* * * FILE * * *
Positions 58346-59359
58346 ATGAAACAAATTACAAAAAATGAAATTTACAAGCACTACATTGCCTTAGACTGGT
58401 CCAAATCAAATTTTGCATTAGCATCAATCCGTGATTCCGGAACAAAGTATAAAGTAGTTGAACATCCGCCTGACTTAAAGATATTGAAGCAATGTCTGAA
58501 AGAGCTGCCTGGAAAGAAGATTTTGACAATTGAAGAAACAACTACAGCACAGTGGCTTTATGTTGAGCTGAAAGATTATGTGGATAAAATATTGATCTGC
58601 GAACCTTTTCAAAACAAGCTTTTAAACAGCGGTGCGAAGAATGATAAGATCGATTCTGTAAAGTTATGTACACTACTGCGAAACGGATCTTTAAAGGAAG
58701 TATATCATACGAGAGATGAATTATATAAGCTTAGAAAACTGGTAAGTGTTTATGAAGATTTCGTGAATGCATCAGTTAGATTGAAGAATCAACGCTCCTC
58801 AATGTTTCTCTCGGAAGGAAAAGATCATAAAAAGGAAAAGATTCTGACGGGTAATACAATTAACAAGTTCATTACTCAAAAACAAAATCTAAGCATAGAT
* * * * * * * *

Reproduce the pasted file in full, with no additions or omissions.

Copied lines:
Positions 58346-59359
58346 ATGAAACAAATTACAAAAAATGAAATTTACAAGCACTACATTGCCTTAGACTGGT
58401 CCAAATCAAATTTTGCATTAGCATCAATCCGTGATTCCGGAACAAAGTATAAAGTAGTTGAACATCCGCCTGACTTAAAGATATTGAAGCAATGTCTGAA
58501 AGAGCTGCCTGGAAAGAAGATTTTGACAATTGAAGAAACAACTACAGCACAGTGGCTTTATGTTGAGCTGAAAGATTATGTGGATAAAATATTGATCTGC
58601 GAACCTTTTCAAAACAAGCTTTTAAACAGCGGTGCGAAGAATGATAAGATCGATTCTGTAAAGTTATGTACACTACTGCGAAACGGATCTTTAAAGGAAG
58701 TATATCATACGAGAGATGAATTATATAAGCTTAGAAAACTGGTAAGTGTTTATGAAGATTTCGTGAATGCATCAGTTAGATTGAAGAATCAACGCTCCTC
58801 AATGTTTCTCTCGGAAGGAAAAGATCATAAAAAGGAAAAGATTCTGACGGGTAATACAATTAACAAGTTCATTACTCAAAAACAAAATCTAAGCATAGAT